New Illinois Bail Reform Bill Signed Into Law on Friday

Bond-Hearing-1On Friday, Illinois Governor, Bruce Rauner, signed a new bill into law which takes affirmative steps to try to solve the bail problem in Illinois. The bill, called the Bail Reform Act, makes some significant changes to the bail process in Illinois and seeks to deal with the problems faced by people who are charged with minor crimes who are stuck in jail because they are unable to come up with the low amount of cash to post bail so they can be released.

I recently posted an article about a 60 Minutes episode which points out the numerous problems with Cook County Jail. In that article, I pointed out that last year, over a thousand people spent more time in Cook County Jail than what they were eventually sentenced to by the court. What was most disturbing is that just as many people spent over 222 years more than what they were eventually sentenced to. The main reason behind this was that non-violent offenders, who were charged with minor crimes, were not able to come up with the low amounts of cash needed to post the bail needed to get out of jail. As a result, they were stuck in Cook County Jail until their case was finished.

Tom Dart, the Cook County Sheriff, the man who is in charge of running the day-to-day operations of Cook County Jail, has long been an advocate for reforming the Bail process. He has been pushing the Illinois Legislature for a number of years, to address the Bail process so that this injustice of forcing people who are poor to sit in jail for many months just because they are poor. I pointed out in this article that the Illinois Legislature is working on steps to try to deal with this problem.

This new law, which was signed on Friday, is a step towards moving away from requiring people to post bond for relatively minor crimes. This new law makes several changes to the Bail process in Illinois. For one thing, this new law specifically states that a cash bail is not required for people who are being charged with a non-violent misdemeanor or a low level felony. The types of crimes that this refers to are theft, prostitution, and DUI’s. This new law provides that there should be a presumption that any bail set in cases like this should not be monetary. Instead of being required to post a cash bond, the court should first consider electronic home monitoring, orders of protection, curfews, drug and mental health treatment, and in-person reporting. If the court sets a cash bond, and the defendant is unable to post the cash, a rehearing must be held within 7 days. The presumption that the bail set in low-level crimes should not be cash, and the requirement that a bond re-hearing occur within 7 days if the cash is not posted, are major changes to the bail process in Illinois. These changes will require that all of the courts in Illinois adapt to these new legal requirements in a way that should drastically change the day-to-day bail process in Cook County, DuPage County and Kane County.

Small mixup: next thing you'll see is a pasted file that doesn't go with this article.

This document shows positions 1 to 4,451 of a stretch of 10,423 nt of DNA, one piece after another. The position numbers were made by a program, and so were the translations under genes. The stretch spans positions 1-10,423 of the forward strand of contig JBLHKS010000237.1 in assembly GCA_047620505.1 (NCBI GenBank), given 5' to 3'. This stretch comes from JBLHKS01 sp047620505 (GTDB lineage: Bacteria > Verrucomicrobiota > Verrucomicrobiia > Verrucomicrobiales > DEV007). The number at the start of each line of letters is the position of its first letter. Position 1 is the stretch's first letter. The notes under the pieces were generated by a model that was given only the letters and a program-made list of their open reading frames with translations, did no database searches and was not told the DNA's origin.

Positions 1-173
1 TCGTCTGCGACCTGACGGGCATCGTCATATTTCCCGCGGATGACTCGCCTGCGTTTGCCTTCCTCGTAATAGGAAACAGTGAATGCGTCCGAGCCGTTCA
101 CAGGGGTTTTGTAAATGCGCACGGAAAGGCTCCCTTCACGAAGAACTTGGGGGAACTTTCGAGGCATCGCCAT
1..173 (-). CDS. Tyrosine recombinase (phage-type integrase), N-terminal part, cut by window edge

While this new law is a step in the right direction, it still has its detractors. This new law does nothing to deal with the fact that Cook County Jail has become the largest mental health treatment center in the world. Noticeably absent from Friday’s signing ceremony was Cook County Sheriff Tom Dart. A spokesperson for Sheriff Dart told the media that Tom Dart did not attend the signing because he is not happy that the new law does nothing to deal with the gang members, who are able to post cash bond with money posted by gangs, and are able to be on the street while being charged with dangerous and violent crimes. Sheriff Dart believes that Cook County Jail has become a revolving door for gang members who are able to post cash from gangs and are able to bond out while poor people, who are charged with low-level nonviolent crimes, are stuck in jail because they are poor and cannot come up with the cash.

You know that the bail problem in Illinois is a big problem when you see Democrats and Republicans come together and pass legislation in today’s toxic environment in Springfield.

James Dimeas, is a nationally-recognized, award-winning, criminal defense lawyer, with over-27 years of experience handling criminal cases in Chicago, Cook County, DuPage County, Kane County, and Lake County. Recently, James Dimeas was named a “Top 100 Criminal Defense Lawyer in the State of Illinois for the Year 2018 and 2019” by the American Society of Legal Advocates. James Dimeas was named a “Best DUI Attorney” and a “Best Criminal Defense Lawyer in Chicago” by Expertise. James Dimeas was named a “Top 100 Criminal Defense Trial Lawyer” by the National Trial Lawyers. The National Academy of Criminal Defense Attorneys awarded James Dimeas the “Top 10 Attorney Award for the State of Illinois.” James Dimeas is rated “Superb” by AVVO, the highest classification possible for any criminal defense lawyer in the United States. The American Institute of Criminal Law Attorneys recognized James Dimeas as a “10 Best Attorney for Client Satisfaction.” Attorney and Practice Magazine gave James Dimeas the “Top 10 Criminal Defense Attorney Award for Illinois.

If you are facing criminal charges in Chicago, Cook County, DuPage County, Kane County, or Lake County,  you can contact James Dimeas anytime for a free and confidential consultation.  You can always talk to James Dimeas personally by calling him at 847-807-7405.

Additional Resources:

Bail Reform Act

Additional Posts:

Cook County Jail – A Symbol of What’s Wrong With Our Criminal Justice System, by James G. Dimeas, Chicago Criminal Lawyer Blog, June 5, 2017.